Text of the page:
I truly quite enjoyed the cast album. There are some great songs! I really like the one that’s an homage to the British Invasion of the 60s, except instead of singing about peace and love, it’s King George letting America know that he loves them so much he will murder all of their friends and family until they love him back (Jonathan Groff as a foppish petulant King George is probably the best part of the show).


Hamilton is Hamiltons of hype, but it doesn't deliver.
Hamilton is Hamiltons of hype, but it doesn’t deliver.

I’m a total theater buff, and I try to see everything that comes out (you can get cheap tickets if you know where to look; many shows also offer same-day rush seats). I missed Hamilton at The Public, before it became insufferably exclusive or ridiculously expensive, so I tried calling in a favor through some fancy friends. But even a multiple Tony nominee couldn’t get me a ticket (let alone one I could afford). So, I resigned to jamming along with my #Ham playlist on Spotify.

It’s actually so expensive that the ticketing service charge (around $150) is more than full price to any other show on Broadway (more than double anything at the TKTS booth). The service charge! That is on top of the actual ticket price (averaging more than $1000 on the secondary market; better seats are even more).

They also have a daily “lottery” where you can try to get a ticket for $10, also known as a #Ham4Ham (he’s the guy on the $10 bill, get it? Advertising!), which is basically New York’s version of Black Friday at Walmart (since there are no Walmarts in New York, how else would the bougie gawk at mobs of poor people fighting over something totally not worth the hassle?).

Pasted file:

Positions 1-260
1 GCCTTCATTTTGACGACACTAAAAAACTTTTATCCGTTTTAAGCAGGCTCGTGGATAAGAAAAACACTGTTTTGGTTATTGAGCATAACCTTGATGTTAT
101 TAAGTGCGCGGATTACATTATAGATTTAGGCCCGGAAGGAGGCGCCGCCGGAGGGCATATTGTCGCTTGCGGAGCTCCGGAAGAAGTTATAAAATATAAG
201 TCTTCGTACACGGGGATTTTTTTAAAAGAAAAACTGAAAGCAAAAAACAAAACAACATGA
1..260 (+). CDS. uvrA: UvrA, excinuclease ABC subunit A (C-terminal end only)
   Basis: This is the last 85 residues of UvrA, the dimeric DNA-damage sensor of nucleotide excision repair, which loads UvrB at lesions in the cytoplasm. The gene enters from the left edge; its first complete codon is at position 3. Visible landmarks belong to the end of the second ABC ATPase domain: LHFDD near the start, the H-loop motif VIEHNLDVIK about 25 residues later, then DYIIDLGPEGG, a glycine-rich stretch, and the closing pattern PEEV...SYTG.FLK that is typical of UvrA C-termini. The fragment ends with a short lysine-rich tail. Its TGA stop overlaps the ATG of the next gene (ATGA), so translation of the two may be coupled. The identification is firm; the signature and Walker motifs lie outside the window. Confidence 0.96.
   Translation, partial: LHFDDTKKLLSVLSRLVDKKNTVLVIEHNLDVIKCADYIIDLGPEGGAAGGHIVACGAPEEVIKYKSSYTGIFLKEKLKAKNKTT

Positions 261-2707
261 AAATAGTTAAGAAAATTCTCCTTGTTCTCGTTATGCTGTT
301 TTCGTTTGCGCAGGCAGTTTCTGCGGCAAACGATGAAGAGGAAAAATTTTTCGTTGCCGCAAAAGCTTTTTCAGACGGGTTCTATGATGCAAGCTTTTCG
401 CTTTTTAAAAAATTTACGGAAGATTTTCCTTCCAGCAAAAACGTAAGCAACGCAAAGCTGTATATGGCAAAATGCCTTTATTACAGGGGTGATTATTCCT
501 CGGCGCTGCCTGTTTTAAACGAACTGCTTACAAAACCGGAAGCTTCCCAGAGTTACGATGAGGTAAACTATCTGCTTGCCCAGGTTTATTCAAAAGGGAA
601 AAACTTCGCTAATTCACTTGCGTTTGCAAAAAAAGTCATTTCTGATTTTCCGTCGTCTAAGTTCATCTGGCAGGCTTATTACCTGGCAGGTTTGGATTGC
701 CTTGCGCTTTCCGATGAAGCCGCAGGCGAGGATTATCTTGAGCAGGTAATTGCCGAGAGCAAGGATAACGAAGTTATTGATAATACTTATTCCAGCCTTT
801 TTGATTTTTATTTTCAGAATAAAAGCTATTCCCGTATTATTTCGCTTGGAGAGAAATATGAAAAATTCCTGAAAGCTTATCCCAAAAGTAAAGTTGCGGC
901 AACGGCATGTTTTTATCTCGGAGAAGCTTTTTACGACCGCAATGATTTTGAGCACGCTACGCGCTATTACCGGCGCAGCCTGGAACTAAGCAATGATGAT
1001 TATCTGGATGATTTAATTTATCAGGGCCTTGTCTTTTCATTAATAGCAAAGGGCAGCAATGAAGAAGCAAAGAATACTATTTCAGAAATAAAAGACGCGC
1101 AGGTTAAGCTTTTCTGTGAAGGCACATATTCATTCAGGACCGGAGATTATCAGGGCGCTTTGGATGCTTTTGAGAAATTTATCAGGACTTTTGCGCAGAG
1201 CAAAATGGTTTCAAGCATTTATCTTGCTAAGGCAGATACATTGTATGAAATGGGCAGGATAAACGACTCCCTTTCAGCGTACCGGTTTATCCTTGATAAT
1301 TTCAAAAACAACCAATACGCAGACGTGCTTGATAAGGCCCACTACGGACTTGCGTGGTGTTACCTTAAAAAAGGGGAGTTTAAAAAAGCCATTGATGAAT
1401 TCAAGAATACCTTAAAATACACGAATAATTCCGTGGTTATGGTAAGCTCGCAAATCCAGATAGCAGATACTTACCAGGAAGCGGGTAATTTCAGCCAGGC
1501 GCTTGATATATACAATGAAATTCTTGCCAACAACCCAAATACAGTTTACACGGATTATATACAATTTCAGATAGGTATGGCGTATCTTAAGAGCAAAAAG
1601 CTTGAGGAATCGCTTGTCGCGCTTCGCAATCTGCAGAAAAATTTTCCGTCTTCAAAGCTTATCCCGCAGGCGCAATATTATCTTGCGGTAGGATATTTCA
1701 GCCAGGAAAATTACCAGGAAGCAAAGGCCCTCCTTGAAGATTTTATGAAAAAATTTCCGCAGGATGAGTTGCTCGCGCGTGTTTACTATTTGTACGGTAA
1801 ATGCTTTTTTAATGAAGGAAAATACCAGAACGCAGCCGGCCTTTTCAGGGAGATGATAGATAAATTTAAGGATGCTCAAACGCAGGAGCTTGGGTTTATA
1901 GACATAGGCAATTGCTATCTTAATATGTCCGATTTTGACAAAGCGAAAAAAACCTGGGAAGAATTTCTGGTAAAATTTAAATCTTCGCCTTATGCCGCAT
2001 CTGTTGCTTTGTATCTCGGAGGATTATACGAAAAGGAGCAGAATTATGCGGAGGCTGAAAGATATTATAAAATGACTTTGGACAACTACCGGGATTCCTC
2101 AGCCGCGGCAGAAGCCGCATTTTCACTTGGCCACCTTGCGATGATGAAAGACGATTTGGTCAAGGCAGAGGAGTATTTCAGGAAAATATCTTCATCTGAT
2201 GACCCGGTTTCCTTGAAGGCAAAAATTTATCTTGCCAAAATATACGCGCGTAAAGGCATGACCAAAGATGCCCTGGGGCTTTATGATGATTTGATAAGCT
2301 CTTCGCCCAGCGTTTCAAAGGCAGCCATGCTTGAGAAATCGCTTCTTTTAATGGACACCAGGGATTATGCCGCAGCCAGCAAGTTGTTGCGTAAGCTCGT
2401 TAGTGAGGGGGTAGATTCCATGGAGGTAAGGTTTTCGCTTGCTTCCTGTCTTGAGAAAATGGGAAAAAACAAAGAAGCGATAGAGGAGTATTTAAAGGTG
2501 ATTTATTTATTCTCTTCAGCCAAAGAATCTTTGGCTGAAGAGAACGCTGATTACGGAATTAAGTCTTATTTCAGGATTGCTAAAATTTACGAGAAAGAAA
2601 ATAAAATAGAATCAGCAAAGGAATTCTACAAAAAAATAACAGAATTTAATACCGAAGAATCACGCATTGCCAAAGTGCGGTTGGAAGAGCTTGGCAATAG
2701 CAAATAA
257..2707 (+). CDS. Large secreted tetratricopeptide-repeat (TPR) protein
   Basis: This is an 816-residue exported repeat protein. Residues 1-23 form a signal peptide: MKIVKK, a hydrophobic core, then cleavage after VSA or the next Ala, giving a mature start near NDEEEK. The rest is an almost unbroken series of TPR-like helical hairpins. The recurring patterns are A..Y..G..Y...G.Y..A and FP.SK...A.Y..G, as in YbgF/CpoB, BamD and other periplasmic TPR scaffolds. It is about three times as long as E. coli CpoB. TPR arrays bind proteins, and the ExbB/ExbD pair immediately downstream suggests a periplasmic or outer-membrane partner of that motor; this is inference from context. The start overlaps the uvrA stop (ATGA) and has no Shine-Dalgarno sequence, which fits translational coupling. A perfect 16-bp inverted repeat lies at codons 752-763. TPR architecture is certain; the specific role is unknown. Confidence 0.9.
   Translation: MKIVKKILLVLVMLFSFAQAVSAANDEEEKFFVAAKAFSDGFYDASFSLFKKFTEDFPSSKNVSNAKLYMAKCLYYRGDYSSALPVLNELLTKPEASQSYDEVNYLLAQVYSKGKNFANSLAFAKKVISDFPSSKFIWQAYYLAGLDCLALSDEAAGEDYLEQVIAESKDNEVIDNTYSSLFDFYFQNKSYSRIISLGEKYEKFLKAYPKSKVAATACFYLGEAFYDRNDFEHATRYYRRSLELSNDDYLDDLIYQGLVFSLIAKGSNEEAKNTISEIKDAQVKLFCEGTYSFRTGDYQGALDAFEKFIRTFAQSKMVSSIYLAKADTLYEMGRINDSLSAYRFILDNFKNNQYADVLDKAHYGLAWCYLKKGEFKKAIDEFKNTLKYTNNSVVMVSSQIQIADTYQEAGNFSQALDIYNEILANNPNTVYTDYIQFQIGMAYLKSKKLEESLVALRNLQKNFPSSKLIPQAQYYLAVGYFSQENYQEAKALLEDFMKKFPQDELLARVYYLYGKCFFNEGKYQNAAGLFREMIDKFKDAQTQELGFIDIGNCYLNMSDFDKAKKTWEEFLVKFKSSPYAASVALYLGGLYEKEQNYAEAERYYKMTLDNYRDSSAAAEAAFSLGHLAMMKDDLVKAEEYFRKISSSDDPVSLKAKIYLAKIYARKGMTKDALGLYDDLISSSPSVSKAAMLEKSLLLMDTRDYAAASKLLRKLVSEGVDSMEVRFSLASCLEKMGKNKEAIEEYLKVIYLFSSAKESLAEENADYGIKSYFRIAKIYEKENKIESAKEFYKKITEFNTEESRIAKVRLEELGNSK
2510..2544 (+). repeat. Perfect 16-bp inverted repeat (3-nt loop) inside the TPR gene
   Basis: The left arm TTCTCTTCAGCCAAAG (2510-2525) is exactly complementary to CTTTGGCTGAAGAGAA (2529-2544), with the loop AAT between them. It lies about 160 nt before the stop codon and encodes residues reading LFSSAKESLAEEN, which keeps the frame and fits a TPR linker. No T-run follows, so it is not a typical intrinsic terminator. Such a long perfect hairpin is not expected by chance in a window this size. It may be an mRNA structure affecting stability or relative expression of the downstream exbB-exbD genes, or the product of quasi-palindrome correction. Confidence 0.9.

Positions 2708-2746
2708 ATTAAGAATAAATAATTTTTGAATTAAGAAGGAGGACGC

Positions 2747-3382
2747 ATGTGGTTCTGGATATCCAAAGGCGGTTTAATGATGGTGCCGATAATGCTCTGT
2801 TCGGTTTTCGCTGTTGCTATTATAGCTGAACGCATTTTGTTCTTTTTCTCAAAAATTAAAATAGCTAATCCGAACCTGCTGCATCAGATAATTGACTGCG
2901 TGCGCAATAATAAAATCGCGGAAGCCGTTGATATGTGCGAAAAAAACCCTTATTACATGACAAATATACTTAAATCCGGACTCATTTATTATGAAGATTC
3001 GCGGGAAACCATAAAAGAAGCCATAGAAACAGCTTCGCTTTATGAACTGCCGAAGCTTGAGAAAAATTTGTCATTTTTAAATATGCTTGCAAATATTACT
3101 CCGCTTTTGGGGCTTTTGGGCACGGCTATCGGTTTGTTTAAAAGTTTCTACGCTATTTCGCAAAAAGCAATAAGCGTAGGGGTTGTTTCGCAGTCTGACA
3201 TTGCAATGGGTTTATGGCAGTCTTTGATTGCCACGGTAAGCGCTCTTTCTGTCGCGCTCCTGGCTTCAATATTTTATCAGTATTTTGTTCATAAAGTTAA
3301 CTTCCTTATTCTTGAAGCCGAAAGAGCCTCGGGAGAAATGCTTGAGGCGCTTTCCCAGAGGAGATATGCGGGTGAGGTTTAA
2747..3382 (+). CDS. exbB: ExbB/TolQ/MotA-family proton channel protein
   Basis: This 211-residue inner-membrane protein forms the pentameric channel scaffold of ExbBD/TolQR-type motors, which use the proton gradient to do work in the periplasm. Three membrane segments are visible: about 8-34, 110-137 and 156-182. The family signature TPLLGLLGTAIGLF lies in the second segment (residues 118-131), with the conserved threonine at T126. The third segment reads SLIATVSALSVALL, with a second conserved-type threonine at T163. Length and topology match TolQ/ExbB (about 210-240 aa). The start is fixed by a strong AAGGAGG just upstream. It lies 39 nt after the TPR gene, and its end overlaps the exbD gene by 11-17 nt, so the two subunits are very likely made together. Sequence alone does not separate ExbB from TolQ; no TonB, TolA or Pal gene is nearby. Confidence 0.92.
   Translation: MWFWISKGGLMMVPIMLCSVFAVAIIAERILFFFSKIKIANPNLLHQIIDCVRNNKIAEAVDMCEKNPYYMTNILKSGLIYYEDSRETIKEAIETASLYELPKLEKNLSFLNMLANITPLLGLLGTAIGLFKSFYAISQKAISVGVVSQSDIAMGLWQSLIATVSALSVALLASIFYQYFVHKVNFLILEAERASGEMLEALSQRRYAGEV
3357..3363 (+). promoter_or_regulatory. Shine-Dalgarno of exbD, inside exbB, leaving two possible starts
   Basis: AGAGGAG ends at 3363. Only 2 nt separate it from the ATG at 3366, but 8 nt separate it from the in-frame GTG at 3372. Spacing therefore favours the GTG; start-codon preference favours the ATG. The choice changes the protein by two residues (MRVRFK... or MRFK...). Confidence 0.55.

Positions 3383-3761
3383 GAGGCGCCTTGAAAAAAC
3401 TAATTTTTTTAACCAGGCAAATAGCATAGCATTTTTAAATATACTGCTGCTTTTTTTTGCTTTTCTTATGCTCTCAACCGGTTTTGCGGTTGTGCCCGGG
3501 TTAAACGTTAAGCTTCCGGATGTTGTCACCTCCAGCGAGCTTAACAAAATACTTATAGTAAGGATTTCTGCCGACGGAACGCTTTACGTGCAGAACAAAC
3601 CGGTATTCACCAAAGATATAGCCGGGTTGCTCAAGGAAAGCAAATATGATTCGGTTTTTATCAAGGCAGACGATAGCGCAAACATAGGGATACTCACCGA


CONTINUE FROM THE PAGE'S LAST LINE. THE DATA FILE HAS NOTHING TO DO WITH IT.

Luckily, I won my own kind of lottery, as a friend from L.A. was in town and happened to have an extra ticket. Friend lottery! And they were great seats! I got my shot! Here I am, on The Great White Way.

And boy, was it white! There were so many old-ass white people, I thought I was in Branson, MO. If they weren’t decked in furs doing their best “smell the fart,” they were like, totally stoked, and totally hyped, from their, like, totally ahmazzing pumpkin spiced lattes. You’d think such a “groundbreaking” show would be more accessible to the people it should be inspiring: kids from the inner city, people who have a hard time connecting to the arts due to lack of representation; people of all classes and races coming together. Nope. All I saw was a harem of basic bitches, their boyfriends who are “just the best,” a few rich old white queens, and one Billy Bob in a NASCAR T-shirt, for the love of God!